A flurry of Instagram stories lit up my feed early this week after The Washington Post’s food critic failed to name any of the city’s female sommeliers during his weekly live chat.
The questioner even suggested there were only just a few. But the reality is there are an abundance of women in top wine positions across the Washington. And just as Tom Sietsema asked in his reply, a list of D.C. Women in Wine curated by local industry women quickly emerged. Nearly 80 names as of this writing are included.
The tone of the Instagram posts ranged from outrage to opportunities to thank and uplift those who have been pivotal to opening doors for others in the industry.
And this illustrates why approaching wine and women is complicated. The perception of the lack of women in wine far outweighs the reality of what the community looks like.
At last week’s Virginia Wine Summit, a well-rounded mix of sessions and people proved to be a wonderful introduction into this 40-year-old industry, that’s really only gained momentum in the past decade. It wasn’t just about the winemaker or the vineyards, the front of the house part of the industry was there, too. As I learned – great wine can only be good if there are wine drinkers willing to take a chance on a burgeoning region.
Highlights of the day-long conference at the Salamander Resort and Spa – an easy hour’s drive from my Arlington, Va., home – included:
A blind tasting comparing Virginia whites against their world counterparts.
A keynote by wine writer Jon Bonné focused on Virginia’s place in the national wine stage.
A tasting of six uncommon grapes produced in the Commonwealth, led by a panel of smart sommeliers.
And the attendance of both the governor of Virginia and the state’s secretary of agriculture, who showed genuine support and commitment to the industry (a surprise to this cynical journalist!).
Packing the morning panel with two somms, two wine writers and moderated by a respected wine educator, was a smart way to discuss the blind pairings. When you take away their daily tasks and titles, they all share the same quest to effectively communicate. It makes listening to how they describe what they’re tasting engaging.
Here’s the thing about Virginia wine: I’ve done a tasting like this before with a group of friends, and pulling out the Virginia wine isn’t too difficult. My relatively-novice palate was able to do it again this time. It’s not that wines from around the world are better or more interesting than what Virginia can produce. Virginia produces wines unlike many traditional regions. But as Bonné rightly talked about later that day in his keynote, a lot of cellar work is still happening. So the Virginia wines can come across richer, or with riper fruit or with more oak influence. The counterparts – when tasted side-by-side – come across a bit more refined.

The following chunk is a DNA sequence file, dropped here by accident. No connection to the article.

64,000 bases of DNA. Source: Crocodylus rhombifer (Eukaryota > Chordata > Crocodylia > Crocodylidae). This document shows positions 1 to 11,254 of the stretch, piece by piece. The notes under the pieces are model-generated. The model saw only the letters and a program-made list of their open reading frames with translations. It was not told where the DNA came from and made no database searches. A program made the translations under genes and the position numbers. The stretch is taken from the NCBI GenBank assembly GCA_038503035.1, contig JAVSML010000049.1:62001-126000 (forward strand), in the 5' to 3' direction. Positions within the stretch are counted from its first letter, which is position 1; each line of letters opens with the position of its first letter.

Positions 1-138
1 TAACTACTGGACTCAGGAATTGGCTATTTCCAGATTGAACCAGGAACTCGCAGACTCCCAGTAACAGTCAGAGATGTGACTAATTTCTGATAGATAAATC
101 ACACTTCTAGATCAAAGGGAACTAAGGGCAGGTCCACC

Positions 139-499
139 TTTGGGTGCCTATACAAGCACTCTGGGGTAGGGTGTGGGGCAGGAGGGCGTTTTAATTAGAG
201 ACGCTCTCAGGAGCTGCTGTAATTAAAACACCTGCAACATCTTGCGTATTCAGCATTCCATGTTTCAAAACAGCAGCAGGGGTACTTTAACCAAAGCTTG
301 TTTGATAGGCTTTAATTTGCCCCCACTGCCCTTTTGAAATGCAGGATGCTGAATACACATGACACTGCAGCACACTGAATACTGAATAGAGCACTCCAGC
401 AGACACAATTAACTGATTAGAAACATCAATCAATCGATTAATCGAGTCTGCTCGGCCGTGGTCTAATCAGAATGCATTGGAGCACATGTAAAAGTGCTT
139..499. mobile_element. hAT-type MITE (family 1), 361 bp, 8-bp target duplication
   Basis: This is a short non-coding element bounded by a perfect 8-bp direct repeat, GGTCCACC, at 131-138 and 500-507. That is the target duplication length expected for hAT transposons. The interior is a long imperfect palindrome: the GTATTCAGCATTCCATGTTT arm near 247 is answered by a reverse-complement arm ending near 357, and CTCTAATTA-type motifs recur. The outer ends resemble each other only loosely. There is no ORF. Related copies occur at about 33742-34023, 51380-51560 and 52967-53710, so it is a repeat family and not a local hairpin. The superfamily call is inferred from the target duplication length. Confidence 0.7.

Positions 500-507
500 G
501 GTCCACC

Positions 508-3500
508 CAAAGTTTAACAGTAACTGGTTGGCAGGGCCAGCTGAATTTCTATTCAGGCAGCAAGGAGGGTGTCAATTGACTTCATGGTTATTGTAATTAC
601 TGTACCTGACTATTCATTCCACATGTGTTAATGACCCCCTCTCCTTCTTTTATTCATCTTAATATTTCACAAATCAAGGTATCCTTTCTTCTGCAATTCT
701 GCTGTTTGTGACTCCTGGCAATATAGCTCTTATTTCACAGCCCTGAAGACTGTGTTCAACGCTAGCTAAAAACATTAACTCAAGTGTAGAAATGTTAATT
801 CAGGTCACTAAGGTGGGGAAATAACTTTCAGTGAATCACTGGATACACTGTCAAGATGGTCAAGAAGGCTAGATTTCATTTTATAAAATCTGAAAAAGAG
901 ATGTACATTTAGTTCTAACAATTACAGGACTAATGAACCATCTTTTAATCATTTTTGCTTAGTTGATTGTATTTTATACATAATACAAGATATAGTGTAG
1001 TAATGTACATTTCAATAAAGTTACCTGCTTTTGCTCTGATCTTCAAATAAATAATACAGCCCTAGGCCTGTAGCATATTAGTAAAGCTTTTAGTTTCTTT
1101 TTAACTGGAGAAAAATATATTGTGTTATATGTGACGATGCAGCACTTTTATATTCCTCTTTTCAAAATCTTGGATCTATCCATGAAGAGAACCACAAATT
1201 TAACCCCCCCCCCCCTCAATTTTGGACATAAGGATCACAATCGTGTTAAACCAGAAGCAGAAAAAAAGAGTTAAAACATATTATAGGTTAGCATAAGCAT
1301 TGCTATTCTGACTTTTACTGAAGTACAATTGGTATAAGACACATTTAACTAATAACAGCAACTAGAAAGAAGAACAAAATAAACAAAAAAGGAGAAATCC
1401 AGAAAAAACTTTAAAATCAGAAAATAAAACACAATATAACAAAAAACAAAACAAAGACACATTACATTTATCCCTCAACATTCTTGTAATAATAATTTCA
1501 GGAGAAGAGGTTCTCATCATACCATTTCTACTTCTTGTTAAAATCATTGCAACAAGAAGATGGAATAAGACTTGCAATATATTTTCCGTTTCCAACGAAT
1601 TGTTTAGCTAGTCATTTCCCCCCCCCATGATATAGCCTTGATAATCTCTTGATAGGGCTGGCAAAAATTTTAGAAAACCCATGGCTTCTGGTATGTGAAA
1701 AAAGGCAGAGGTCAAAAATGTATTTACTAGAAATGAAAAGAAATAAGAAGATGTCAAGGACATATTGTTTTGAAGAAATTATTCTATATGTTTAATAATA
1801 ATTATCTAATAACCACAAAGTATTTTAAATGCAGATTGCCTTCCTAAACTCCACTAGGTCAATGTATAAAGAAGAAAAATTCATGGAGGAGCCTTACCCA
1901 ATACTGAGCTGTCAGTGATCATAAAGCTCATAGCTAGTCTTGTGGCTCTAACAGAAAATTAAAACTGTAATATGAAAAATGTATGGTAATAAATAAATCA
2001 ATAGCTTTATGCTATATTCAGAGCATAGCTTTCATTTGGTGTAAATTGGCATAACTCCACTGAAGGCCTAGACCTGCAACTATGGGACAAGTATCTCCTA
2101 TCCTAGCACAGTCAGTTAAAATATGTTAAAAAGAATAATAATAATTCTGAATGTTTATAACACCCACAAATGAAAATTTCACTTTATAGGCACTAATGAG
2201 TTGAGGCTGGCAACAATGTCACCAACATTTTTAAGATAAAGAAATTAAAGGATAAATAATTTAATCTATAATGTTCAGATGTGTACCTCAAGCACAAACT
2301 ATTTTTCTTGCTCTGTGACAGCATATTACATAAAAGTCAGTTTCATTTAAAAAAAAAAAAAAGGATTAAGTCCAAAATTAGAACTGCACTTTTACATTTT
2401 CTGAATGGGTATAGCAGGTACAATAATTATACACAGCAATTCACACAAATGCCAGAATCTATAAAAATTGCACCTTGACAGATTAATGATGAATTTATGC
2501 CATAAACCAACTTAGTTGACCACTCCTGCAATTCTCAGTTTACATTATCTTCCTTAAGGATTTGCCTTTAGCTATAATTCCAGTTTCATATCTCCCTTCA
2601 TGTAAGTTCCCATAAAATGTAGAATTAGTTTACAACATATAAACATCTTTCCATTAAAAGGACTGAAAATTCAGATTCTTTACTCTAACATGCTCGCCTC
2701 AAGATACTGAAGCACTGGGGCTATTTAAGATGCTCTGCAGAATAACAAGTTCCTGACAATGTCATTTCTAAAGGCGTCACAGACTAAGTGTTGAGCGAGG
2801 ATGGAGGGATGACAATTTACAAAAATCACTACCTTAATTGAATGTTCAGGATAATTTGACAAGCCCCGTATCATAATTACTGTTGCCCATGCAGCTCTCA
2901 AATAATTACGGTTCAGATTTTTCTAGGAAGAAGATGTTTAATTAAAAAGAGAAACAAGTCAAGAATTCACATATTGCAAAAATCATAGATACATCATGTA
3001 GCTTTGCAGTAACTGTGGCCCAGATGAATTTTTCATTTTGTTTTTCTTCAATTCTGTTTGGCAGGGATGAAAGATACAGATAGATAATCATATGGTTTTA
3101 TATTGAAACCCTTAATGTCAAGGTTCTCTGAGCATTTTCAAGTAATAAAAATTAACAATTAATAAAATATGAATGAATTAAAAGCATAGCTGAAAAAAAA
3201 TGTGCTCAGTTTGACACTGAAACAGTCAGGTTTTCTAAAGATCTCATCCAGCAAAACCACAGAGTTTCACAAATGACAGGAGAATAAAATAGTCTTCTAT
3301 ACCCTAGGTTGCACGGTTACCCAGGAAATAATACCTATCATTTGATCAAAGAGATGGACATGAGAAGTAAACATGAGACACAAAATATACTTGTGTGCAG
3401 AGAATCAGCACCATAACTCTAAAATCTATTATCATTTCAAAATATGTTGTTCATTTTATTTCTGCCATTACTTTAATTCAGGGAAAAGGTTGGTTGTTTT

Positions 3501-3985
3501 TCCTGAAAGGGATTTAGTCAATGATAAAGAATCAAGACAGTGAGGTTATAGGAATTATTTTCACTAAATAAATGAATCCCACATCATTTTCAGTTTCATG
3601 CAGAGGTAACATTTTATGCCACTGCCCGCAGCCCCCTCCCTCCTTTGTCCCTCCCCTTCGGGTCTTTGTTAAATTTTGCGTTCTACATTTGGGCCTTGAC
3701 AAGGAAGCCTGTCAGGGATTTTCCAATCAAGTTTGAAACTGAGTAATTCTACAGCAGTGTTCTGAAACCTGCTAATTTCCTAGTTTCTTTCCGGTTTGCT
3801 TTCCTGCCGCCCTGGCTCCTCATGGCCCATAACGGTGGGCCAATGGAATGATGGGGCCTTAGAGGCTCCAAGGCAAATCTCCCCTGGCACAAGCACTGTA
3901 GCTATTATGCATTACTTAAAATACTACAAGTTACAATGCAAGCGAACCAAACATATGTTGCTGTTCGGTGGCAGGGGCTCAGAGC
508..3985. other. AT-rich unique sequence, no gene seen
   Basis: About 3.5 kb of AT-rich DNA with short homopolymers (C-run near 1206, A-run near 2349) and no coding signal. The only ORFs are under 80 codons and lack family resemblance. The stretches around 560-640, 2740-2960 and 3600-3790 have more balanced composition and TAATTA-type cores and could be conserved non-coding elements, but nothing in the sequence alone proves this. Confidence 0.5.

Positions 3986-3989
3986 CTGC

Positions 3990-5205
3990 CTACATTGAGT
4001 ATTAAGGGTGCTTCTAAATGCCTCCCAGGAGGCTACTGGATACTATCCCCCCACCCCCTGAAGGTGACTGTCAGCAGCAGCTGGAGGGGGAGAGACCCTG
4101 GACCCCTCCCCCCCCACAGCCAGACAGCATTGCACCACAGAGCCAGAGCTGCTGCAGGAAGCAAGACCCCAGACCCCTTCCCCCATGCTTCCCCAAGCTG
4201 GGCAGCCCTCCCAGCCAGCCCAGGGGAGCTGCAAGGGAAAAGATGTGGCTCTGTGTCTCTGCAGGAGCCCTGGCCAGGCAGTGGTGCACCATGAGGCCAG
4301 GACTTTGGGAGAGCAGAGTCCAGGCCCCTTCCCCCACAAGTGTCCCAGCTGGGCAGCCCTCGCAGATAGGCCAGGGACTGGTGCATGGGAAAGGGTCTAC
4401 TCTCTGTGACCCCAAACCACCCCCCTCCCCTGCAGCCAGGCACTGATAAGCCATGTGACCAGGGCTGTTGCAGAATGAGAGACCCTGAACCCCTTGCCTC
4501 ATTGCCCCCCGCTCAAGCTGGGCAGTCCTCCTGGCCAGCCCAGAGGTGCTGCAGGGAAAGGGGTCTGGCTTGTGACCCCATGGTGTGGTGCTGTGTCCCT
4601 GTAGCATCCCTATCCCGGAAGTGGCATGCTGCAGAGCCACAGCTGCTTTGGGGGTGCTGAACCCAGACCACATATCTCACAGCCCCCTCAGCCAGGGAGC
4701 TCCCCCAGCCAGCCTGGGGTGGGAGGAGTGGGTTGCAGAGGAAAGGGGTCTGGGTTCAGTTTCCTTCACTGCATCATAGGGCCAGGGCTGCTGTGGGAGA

As proof, look what happened with the Chardonnay comparison: Wine A screamed “I am that Chardonnay from the 1980s,” as Andy Myers, a master somm and wine director for José Andrés’ Thnk-Food Group, put it. In my notebook there’s also the notation: #alltheoak attributed to Bonné. Wine B had an elegance and was flush with acidity. When the wines were revealed the room was shocked to see Wine A belonged to Virginia’s Fox Meadow, while Wine B was California’s Chateau Montelena. I’m sure organizers paired these wines to trick us and have a little fun, and it spoke volumes.
Since many of the winemakers were sitting in the audience, after each of the Virginia wines were revealed, they stood and up and answered a few questions by the panel. For a wine geek, it was fascinating!
Understanding how Virginia compares with the rest of the nation was an important part of Bonné’s keynote.
Bonné wouldn’t be doing his job if he wasn’t a bit critical of Virginia and seeking out what Virginia can do to excel, but he did so in a good way. He praised Virginia for not trying to be California or Bordeaux and assured the industry that the world is taking notice. But he then took lessons from California’s changing landscape to prescribe a path for Virginia through a lens of how Oregon and Washington state have grown its industries in pursuing commercial vs. cultural success. His prescriptions included being humble and not being afraid to create a “Tuesday night wine.”
True to his writings on the “new” California, he also stressed that more vineyard management and less cellar work is needed.Virginia, he said, should learn to better understand its terroir rather than rely on the winemaking process to cover up mistakes that might have resulted from challenging weather, pests and disease.
The breakout sessions I attended on wine pairings and uncommon grapes were a chance to taste more Virginia wines, but also hear from talented sommeliers and how they see the industry. Without a strong signature grape (although Viognier has been adopted as the “state grape”), the somms discussed the challenges of bringing new wines to their patrons and whether they could include these wines on their lists.
Bonné ended his keynote with a similar thought:
“What I hope is that 10 years from now to walk into a restaurant in New York or L.A. or wherever, in this glorious new American wine era, and see a Virginia wine on the list, and it’ll feel like the most normal thing ever.”